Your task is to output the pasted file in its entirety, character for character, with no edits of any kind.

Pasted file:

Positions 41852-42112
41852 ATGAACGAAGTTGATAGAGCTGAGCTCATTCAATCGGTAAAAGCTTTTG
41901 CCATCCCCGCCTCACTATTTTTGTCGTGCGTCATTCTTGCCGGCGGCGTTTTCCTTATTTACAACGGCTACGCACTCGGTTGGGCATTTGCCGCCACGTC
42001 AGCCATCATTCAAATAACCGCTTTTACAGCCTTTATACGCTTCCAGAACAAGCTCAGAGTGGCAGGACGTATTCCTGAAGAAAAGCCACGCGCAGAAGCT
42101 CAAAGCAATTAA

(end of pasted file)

Positions 41852-42112
41852 ATGAACGAAGTTGATAGAGCTGAGCTCATTCAATCGGTAAAAGCTTTTG
41901 CCATCCCCGCCTCACTATTTTTGTCGTGCGTCATTCTTGCCGGCGGCGTTTTCCTTATTTACAACGGCTACGCACTCGGTTGGGCATTTGCCGCCACGTC
42001 AGCCATCATTCAAATAACCGCTTTTACAGCCTTTATACGCTTCCAGAACAAGCTCAGAGTGGCAGGACGTATTCCTGAAGAAAAGCCACGCGCAGAAGCT
42101 CAAAGCAATTAA